The new HP: Questions remain over storage strategy

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The new HP: Questions remain over storage strategy

The new HP faces a number of challenges in assimilating storage products from Compaq and moving users on to its new storage roadmap. Can it succeed?

HP has formed a $4bn Network Storage Solution division charged with developing a single, open standard-based product line from the combined HP and Compaq product and technology base.

The new company's strength, according to Gartner analyst Robin Burke, is in the mid-market storage arena, where the former Compaq was a clear market leader, providing storage area network (SAN) and network attached storage (NAS) for Unix, Internet and Windows systems.

Compaq had a European market share of 56.9% of units shipped in 2000, according to Gartner. Its nearest rival, Sun, had 11.7% of the market.

The new HP is weakest in the high-end storage arena, said Burke. EMC dominates this market, providing mainframe and data centre storage systems.

Olaf Swantee, head of HP Europe's Network Storage solution division, told CW360.com that a aim of the new company's strategy was to migrate users onto storage platforms with better price/performance and allow users to "be able to pool storage into a network through a storage utility".

The product roadmap of the new HP will see a number of storage families merged or dropped, Swantee said.

At the low end, the former Compaq's MSA1000 box would provide departmental users with a low-cost upgrade from traditional departmental file servers to an entry-level SAN, providing users with "a SAN in a box".

Tape technology remains a challenge for HP. The company plans to support both Linear Tape-Open (LTO), a high-performance format popular in Europe and Super Digital Linear Tape (SDLT), which is compatible with the existing DLT (Digital Linear Tape) format.

"It will take a year to make libraries compatible between LTO and SDLT," Swantee said.

The final segment of HP's storage strategy is storage management. Swantee said the company would be developing HP's OpenView Storage Area Management family.

HP plans to include some features of Compaq's SANWorks tool, which is not being developed further, in the OpenView product.

"Our software development focus will be on storage management, replication, backup/restore and virtualisation," said Swantee.

Product roadmap
Enterprise storage
- In the enterprise market, the pre-merger HP XP family of single-box (monolithic) storage will remain.

Mid-range storage - This will comprise the former Compaq Enterprise Virtual Array (EVA), a modular storage product line.

Entry-level storage - The starting point for HP's storage family is moving departmental users on to centralised departmental storage using Compaq's MSA1000 technology "SAN in a box" technology.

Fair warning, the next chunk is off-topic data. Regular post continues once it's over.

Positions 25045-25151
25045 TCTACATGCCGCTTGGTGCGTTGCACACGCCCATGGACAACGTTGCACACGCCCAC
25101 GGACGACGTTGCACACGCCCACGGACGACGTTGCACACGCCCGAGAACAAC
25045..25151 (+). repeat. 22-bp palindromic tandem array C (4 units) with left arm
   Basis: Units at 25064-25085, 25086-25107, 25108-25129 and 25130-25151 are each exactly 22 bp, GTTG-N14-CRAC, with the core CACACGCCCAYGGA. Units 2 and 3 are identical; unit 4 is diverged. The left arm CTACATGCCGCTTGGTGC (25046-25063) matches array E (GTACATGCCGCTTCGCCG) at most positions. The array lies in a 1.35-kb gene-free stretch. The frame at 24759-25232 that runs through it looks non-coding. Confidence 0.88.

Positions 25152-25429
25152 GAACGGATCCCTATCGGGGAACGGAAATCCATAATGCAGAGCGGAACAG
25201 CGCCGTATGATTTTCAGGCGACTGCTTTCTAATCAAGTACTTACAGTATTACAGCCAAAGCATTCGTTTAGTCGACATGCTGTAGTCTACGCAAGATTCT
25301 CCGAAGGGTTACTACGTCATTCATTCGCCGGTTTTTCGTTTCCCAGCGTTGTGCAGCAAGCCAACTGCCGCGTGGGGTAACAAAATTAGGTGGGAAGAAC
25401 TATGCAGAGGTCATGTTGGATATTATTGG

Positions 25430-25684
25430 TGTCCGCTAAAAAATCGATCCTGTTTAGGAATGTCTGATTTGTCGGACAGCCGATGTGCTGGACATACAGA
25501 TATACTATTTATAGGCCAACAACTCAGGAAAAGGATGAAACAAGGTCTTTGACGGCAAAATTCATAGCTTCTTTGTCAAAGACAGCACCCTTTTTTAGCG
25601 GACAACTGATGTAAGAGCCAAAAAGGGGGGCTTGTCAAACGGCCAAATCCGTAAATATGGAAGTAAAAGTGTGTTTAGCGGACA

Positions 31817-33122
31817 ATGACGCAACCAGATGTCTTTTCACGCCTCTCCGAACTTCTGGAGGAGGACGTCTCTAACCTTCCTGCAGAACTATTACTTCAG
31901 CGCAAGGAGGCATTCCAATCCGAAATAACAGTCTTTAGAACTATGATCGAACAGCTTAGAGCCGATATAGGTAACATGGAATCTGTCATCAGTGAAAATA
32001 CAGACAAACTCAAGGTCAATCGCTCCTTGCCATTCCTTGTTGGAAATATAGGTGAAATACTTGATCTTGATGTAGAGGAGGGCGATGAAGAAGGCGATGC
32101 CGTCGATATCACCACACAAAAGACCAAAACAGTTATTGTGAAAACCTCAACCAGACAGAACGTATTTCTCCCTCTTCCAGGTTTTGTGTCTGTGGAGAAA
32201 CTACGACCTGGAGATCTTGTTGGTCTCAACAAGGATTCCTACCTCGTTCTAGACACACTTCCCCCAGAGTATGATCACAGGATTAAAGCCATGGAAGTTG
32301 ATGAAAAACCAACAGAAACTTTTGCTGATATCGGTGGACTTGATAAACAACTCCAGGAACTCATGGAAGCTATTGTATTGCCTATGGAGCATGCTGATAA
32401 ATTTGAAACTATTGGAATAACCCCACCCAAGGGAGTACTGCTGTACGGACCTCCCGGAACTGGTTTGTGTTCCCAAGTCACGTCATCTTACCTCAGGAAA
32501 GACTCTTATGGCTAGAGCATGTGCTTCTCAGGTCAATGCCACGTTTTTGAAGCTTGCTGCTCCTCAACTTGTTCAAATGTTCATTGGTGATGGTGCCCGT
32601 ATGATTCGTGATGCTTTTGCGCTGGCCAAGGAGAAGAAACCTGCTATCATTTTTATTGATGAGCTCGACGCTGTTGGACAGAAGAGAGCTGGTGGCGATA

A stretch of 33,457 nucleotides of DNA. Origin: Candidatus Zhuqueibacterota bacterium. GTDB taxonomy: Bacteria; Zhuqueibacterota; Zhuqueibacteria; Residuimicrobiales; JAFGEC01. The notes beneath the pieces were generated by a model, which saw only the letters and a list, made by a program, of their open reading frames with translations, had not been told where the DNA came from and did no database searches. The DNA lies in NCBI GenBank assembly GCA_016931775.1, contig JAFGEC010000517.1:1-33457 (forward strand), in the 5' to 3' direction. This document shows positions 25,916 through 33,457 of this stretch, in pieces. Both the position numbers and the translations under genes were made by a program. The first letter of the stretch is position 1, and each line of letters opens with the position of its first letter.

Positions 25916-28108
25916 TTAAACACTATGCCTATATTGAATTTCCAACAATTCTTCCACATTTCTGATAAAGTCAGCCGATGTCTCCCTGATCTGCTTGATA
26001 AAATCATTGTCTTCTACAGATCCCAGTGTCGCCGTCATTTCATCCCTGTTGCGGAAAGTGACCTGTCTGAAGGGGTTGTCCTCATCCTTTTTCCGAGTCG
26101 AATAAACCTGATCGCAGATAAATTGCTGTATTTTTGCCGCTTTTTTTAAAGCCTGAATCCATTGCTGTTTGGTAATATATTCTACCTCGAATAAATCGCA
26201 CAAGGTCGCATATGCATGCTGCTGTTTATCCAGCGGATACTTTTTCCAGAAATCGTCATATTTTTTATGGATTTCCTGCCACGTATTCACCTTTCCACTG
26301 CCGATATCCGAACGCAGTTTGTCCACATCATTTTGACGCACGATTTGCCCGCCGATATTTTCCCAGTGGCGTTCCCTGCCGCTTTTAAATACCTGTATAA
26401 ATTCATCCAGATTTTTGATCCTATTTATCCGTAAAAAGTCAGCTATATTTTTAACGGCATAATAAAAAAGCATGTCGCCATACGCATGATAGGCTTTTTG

Tape technology - HP plans to support both Linear Tape-Open (LTO), a high-performance format popular in Europe and Super Digital Linear Tape (SDLT) that is compatible with the existing DLT (Digital Linear Tape) format

Storage management - OpenView Storage Area Management will become the preferred tool for managing SANs and will take on features of Compaq's StorageWorks SAN management tool


Can HP pull it off?
Giga Information Group analyst Anders Lofgren, in a paper on the storage family, raised concerns over HP's ability to integrate the product families from Compaq with its own lines.

He observed that while HP had defined a clear roadmap on each product category, "supporting older architectures and transitioning customers will strain the organisation's resources".

The paper also raised concerns over storage management. Lofgren said, "HP's inability to develop and introduce a new, complete storage management suite within the next 12 months will give many of its competitors a significant and insurmountable lead."

While the new HP has won plaudits for its clarity in spelling out many product lines, many industry observers said this was not so with storage.

Dianne McAdam, an analyst an Illuminata, said that storage was one of the product areas with the most direct overlap between the two companies.

She was concerned that, unlike HP's new server strategy, the storage roadmap was less well defined.

"The storage story is coherent and generally optimistic, but extremely thin compared to other parts of the saga, especially the lack of firm dates on many plans."

So what should users do as the company's product roadmap is fleshed out? Phil Goodwin, an analyst at Meta Group, advised users to avoid new investments in short-lived products.

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This was first published in May 2002

 

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